Dr. Duffett’s is an interesting, insightful piece, citing plenty of contemporary clergy who knew Washington personally. But the definitive word on the faith and morality of George Washington belongs to someone who knew him more intimately than any of them — and who saw him far more clearly than any contemporary historian: Oney Judge Staines.
She lived in Washington’s home while he served as president, and Judge Staines’ recollection of Washington’s piety can’t be reconciled with the revisionist lies of David Barton. She said “the stories told of Washington’s piety and prayers, so far as she ever saw or heard while she was his slave, have no foundation. Card-playing and wine-drinking were the business at his parties, and he had more of such company Sundays than on any other day.”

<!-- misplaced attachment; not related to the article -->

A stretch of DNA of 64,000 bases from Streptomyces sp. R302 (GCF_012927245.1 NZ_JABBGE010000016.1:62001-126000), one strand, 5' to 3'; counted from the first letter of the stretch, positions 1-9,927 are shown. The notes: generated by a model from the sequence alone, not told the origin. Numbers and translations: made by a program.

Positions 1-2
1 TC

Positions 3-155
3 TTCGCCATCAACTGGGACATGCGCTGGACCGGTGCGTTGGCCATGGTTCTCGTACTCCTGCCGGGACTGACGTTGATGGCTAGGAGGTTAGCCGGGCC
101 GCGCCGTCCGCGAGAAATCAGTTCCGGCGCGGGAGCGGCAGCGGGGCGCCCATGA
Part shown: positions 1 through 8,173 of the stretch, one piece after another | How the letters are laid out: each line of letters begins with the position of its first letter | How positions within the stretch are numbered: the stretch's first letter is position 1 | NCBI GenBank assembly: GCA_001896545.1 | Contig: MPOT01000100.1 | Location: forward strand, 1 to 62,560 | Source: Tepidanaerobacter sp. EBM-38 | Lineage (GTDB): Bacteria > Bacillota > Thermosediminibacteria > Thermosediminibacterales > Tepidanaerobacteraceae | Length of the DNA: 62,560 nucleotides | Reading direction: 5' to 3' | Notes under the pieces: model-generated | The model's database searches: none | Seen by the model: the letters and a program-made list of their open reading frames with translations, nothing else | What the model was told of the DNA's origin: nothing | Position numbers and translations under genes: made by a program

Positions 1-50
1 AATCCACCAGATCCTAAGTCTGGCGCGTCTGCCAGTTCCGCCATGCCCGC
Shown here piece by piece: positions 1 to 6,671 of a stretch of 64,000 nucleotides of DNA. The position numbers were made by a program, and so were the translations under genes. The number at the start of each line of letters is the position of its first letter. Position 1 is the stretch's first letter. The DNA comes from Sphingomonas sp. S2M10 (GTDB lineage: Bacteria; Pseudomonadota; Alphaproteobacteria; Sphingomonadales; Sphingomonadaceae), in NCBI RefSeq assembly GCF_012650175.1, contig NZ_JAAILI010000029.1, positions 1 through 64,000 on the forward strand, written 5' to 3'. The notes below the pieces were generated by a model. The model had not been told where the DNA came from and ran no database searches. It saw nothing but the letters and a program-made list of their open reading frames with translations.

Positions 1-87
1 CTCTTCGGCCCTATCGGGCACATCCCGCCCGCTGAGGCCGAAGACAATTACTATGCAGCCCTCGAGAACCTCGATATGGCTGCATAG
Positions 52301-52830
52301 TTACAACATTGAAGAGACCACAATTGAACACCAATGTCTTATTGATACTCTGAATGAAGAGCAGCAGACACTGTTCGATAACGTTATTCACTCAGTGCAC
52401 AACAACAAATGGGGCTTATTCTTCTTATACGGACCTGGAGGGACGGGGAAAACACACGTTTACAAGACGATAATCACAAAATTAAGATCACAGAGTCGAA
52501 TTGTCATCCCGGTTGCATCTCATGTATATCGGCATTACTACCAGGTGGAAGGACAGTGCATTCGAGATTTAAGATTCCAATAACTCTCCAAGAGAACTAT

And the Rev. Benjamin Chase, who interviewed Judge Staines in 1847, underlined the conclusive conclusion on the topic:
Card-playing and wine-drinking were the business at his parties, and he had more of such company Sundays than on any other day. I do not mention this as showing, in my estimation, his anti-Christian character, so much as the bare fact of being a slaveholder, and not a hundredth part so much as trying to kidnap this woman; but, in the minds of the community, it will weigh infinitely more.
Chase’s estimation of Washington’s “anti-Christian character,” and his even-lower estimation of the “community” of those most vocally concerned with Christian piety, remain just as true today.
Like Chase, I’m not obsessively worried about whether you spend your Sundays in church services or enjoying the day with friends, playing games and drinking wine. Tithing your dill and mint and cumin doesn’t impress me much. Justice and mercy do.
“The bare fact” of siding with or against justice weighs more than whether you attend services, play cards or drink wine. So said the 19th-century Rev. Benjamin Chase, and so said the first-century Christ he was quoting.